Statutes of limitation are the laws that determine the length of time after an issue arises, during which time the person who has been damaged can try to recover money or other relief from the person who caused the damage. Usually, unless suing for violation of a specific federal law, Ohio law defines the appropriate statute of limitation.
Statutes of limitation are designed to ensure that disputes between people are brought while the facts at issue can still be identified, while witnesses are alive and relevant documents are less likely to be lost. Further, these laws allow society to have some certainty knowing that old arguments will not be brought up forever into the future.
Generally, the statute of time limitations for any particular action begins when the damage, harm, action or inaction took place. For example, the statute of limitations for civil trespass on real estate is four years. Therefore, the time period within which to sue someone for trespass on real property terminates four years after the trespass allegedly took place.
Sometimes, though, circumstances or other wrong acts (such as fraud) can conceal the damage. In certain instances, like those, the statute of limitations may not begin to be calculated until the damage is actually uncovered or reasonably able to be uncovered. Sometimes, too, the damage may be known, but the source of the damage is not identifiable. The time limitations are sometimes extended in these instances, and such extensions are often called “tolling” of the statute of limitations or considered to be relying upon the “discovery rule.”
Notably, the statute of limitation defines the time period within which the alleged wrongdoer can be sued. Writing a letter or making a threat of a lawsuit does not extend the time period set forth in the appropriate statute of limitation, except for some medical malpractice cases.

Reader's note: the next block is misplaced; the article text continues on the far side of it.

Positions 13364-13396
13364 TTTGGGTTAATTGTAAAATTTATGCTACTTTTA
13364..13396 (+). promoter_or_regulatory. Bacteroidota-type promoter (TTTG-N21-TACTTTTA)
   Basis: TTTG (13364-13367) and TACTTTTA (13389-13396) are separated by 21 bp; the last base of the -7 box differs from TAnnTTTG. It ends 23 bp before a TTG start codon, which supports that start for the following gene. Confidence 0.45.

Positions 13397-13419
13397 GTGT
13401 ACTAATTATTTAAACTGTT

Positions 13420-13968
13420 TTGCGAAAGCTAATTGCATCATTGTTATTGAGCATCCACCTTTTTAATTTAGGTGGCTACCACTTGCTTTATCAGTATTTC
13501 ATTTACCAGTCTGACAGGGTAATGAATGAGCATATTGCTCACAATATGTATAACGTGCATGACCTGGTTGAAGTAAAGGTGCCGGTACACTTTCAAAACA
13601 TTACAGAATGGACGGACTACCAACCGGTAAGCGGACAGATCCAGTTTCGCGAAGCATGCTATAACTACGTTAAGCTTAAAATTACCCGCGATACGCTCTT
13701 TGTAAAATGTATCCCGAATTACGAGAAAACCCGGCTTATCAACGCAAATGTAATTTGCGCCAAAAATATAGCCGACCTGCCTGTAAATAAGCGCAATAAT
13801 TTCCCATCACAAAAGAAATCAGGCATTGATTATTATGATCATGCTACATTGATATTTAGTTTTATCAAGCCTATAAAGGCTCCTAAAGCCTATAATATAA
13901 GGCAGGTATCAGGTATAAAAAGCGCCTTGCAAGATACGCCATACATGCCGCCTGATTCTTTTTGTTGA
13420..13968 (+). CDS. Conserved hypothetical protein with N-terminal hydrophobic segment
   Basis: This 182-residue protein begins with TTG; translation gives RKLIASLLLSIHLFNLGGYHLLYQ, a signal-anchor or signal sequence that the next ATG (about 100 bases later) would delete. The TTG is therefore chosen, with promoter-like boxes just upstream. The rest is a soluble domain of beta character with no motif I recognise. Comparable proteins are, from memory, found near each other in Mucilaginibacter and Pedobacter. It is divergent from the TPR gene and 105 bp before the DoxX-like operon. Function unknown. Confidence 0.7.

Nonetheless, most statutes of limitation in civil cases can be extended through an agreement signed by the alleged wrongdoer. This sometimes allows parties extra time to try to resolve the dispute without having to file an actual lawsuit.
If a defendant is sued and wants to assert expiration of the statute of limitations to stop the lawsuit, that argument must be presented at the very beginning of the case, or it will be waived by that defendant.
Generally, malpractice by professionals other than in the medical field is subject to a one-year statute of limitations. However, when the malpractice is done by an attorney paid for by a labor union, the statute of limitations can be as short as six months.
Bodily injury and wrongful death claims are usually subject to a two-year statute of limitations.
A four-year statute of limitation applies to lawsuits to recover personal property, general negligence, invasion of privacy and most fraud.
Identify theft cases must be filed within five years of the identity theft.
Breaches of verbal contracts must be sued upon within six years of the breach, but breaches of written contracts can be sued upon within eight years of the breach.
Lee R. Schroeder is an Ohio licensed attorney at Schroeder Law LLC in Putnam County. He limits his practice to business, real estate, estate planning and agriculture issues in northwest Ohio. He can be reached at Lee@LeeSchroeder.com or at 419-659-2058. This article is not intended to serve as legal advice, and specific advice should be sought from the licensed attorney of your choice based upon the specific facts and circumstances that you face.